or an introspection on labels, practices, etc.
Extremely early on in our relationship — we’re talking hours, if not minutes — Poseidon stressed to me that “names aren’t important.” This has stayed with me through the passage of time, and it’s been a guide for me. As a writer, parts of me balk at this — words mean things! A problem that communities face around the world is people don’t seem to realize that words mean things, they mean specific things! Arguably, this is a pet peeve of mine. I’m Odin’s as much as I am Poseidon’s, and you cant tell me names don’t matter to Him. I’m a big proponent of word-power. Furthermore, I think knowing yourself is a huge deal, and I don’t know that I’d be able to study myself without having labels to give myself for these strengths, those weaknesses, these habits. Self-mastery makes words necessary.
Context matters. Poseidon’s comment came on the heels of my insisting to know His name, and I have to point out that I was in the midst of my very first nervous breakdown. His point was important: names didn’t matter at that time, and even to this day, when I reach the point of names and words and articulation mattering more than the substance of my practice, He’s quick to point out that names and words have ceased to matter and have begun to hinder. Things are only tools until they no longer are useful, and then they need to be set aside.
This is a nice preamble. I’ve been reading Elani Temperance’s blog Baring the Aegis since she started posting over at Witches and Pagans (a nice assortment of blogs, if you’re interested) and enjoying her posts. She posts primarily regarding Hellenismos, her practice, and essays on various theological issues. She posts a lot, so be prepared if you head on over to check her writing out. Anyway, I’ve been reading her blog, and a number of others of various traditions that I don’t generally have exposure to otherwise (yay Internet!). And, as the dark of the year carries on for me, and I’m more and more inclined toward more ceremonial rituals, I’ve been poking at myself a bit, in a curious way. I know I don’t identify with Hellenismos, I know that I tried for a while, but ultimately the label didn’t stick. I know that I say things like, I’m more Heathen than Hellenic, but, in practice, why is that and what does it look like?
(Does it need to be said here that your miles may vary? Consider it said.)
The unfortunate fact is, the majority of the primary source material that is available to us regarding religion and the gods of Greece is Athenian. Not all, of course, but the majority. There is emphasis on civic-duty, which includes proper homage to the gods. There is emphasis on pomp and ceremony which only makes sense when one is dealing with orchestrating a ceremony involving a large group of people. I’ve led rituals for large groups, I understand the usefulness of this. We come back to words meaning things. So what does it mean when one takes the label of Hellenismos for oneself? Honestly, as I sit and try to pick it apart — the worship of all the gods rather than the henotheistic approach I have, wherein Poseidon’s influence determines those I honor? Incorporating a hearth flame for Hestia and taking up the honoring of Her first and last? Keeping to the Athenian ritual calendar? Incorporating the concepts of miasma and it’s limitations into your life? — I’m not sure that I can pin-point the one thing. If I had to, I’d point to Hestia-as-hearth; Poseidon has stressed all along that He be my hearth. Now and again I consider incorporating time to set aside to honor Hestia, especially as I strive to maintain my home as sanctuary, but it always fizzles out. To a smaller degree I’d argue that miasma plays little part in my life, too, but that’s only with regard to my immediate Family.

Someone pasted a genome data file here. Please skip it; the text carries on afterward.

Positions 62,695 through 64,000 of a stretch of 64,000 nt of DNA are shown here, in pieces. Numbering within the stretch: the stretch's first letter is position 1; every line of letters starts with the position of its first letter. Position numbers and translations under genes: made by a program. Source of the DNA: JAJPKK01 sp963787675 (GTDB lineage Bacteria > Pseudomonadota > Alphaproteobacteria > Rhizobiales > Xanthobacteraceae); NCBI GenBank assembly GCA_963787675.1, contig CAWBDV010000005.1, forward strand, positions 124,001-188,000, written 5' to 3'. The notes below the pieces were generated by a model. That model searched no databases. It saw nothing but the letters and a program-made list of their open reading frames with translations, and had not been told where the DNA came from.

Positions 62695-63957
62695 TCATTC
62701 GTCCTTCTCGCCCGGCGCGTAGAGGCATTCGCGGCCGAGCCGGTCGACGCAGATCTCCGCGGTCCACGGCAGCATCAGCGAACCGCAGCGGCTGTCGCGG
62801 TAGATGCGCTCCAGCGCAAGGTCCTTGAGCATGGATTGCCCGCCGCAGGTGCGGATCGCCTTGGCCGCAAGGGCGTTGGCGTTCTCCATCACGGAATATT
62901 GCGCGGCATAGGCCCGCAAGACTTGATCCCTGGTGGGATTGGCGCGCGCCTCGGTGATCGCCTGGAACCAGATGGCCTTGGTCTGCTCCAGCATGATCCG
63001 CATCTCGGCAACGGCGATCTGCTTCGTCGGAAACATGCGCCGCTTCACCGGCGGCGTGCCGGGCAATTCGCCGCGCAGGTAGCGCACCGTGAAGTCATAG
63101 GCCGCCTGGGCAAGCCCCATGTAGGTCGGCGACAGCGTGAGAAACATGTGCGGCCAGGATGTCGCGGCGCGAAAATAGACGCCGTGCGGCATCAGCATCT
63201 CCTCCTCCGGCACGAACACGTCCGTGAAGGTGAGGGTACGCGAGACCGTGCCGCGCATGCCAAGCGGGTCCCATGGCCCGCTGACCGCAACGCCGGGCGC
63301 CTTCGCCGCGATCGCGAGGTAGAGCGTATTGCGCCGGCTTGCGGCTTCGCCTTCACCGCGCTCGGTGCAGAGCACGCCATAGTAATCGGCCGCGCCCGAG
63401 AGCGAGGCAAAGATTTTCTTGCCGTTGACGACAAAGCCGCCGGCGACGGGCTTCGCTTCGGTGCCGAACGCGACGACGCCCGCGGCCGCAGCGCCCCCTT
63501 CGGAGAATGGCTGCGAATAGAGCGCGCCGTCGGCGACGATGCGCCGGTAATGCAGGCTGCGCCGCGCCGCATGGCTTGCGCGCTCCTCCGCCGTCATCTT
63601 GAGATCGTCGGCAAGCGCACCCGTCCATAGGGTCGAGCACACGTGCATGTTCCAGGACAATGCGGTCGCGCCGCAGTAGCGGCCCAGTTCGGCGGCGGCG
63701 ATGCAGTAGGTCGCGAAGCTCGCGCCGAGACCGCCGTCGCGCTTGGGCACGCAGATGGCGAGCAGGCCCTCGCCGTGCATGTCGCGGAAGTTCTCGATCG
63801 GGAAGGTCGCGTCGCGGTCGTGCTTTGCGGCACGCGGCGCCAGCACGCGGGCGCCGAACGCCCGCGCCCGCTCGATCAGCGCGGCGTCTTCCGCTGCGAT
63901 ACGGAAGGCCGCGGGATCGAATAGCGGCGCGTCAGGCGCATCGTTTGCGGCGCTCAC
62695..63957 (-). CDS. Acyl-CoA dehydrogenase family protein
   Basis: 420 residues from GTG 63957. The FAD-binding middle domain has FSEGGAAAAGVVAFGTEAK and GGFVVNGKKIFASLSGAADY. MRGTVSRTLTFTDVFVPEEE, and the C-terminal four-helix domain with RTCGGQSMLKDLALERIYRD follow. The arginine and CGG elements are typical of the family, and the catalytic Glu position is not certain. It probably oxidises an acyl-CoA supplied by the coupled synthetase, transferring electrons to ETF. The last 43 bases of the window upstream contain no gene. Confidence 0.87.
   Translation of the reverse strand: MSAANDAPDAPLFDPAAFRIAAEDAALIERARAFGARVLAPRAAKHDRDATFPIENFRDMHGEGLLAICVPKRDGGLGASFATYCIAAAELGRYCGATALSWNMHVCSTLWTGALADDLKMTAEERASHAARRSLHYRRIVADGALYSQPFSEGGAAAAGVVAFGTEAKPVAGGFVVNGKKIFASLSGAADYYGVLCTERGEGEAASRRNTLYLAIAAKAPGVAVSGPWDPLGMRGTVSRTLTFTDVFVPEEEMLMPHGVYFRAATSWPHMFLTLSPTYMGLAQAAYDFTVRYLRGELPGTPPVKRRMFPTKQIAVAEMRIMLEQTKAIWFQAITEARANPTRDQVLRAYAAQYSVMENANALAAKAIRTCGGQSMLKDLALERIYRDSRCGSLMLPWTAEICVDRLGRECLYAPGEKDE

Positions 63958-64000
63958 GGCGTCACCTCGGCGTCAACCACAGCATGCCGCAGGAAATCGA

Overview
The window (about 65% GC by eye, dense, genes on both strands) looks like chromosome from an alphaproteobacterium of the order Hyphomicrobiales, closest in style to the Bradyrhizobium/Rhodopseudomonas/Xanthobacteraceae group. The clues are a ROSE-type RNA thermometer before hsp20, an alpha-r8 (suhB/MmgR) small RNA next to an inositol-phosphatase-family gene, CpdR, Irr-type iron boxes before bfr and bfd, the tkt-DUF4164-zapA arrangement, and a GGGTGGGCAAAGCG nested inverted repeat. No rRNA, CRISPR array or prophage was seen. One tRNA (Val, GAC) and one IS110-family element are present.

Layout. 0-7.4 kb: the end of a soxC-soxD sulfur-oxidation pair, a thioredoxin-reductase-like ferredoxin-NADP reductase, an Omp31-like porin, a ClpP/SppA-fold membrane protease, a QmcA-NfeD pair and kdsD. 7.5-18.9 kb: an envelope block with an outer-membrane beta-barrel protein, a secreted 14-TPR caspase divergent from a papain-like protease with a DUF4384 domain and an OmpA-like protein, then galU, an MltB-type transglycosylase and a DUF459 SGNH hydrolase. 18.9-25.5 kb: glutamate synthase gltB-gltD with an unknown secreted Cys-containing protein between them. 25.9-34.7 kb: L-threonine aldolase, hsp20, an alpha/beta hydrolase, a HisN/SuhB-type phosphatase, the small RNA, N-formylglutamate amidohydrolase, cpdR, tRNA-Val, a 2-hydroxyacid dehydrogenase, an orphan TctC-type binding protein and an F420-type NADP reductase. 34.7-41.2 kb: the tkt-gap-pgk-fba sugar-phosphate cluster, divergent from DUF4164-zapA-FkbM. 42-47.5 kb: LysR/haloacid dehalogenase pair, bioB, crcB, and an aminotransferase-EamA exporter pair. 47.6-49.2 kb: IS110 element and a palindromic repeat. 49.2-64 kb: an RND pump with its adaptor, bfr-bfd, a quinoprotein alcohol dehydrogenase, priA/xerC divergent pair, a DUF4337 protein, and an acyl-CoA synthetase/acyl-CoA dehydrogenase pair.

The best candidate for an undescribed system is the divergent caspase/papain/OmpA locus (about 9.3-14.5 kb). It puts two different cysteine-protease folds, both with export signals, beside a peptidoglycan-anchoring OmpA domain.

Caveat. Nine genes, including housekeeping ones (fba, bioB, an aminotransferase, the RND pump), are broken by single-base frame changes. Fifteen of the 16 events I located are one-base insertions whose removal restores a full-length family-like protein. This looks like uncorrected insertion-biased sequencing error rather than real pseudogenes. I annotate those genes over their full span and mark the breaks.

This, here, is the heart of it for me. Within Heathenry it is stressed that the gods are our Elder Kin. There is a sense of understanding by the various heathens that I’ve interacted with over the years, that the gods are genuinely among us, are interested in us, and the approach is a pragmatic one. It isn’t cluttered with form, structure, and restriction. Form, structure, and restriction are not inherently bad things, but they can and do work at times to detract from the actual experience of coming before the gods.
Now, I’ll be the first to admit that it’s entirely possible that above all I’m drawn to the “low-church” approach one finds within Heathenry. I know, too, that our Heathen ancestors held ceremonies that had form, structure, and restrictions. Mostly, there is a sense of the gods being closer to us within Heathenry that I find lacking within Hellenismos. My gods are my Family, even as They are the Undying Ones. Everything else is formed around that.
At the end of the day, these labels matter little. Beth and I largely do not interact ritually with others, and I tend to favor “pagan” and “polytheist” before other labels, mostly because I don’t fit into either box comfortably. I learned a long time ago that trying to compartmentalize my religious practice led to heartache and frustration, and I’m not interested in going back there. However, I do enjoy picking up things and examining. “You’re dedicated to Poseidon. Aphrodite, Hera, Zeus, and to a smaller extent Hekate are part of your worship, and you make nods toward the rest annually. Why don’t you identify more as Hellenic? Do you want to incorporate some more into your life again? Are you okay with where you are at?”, and so forth.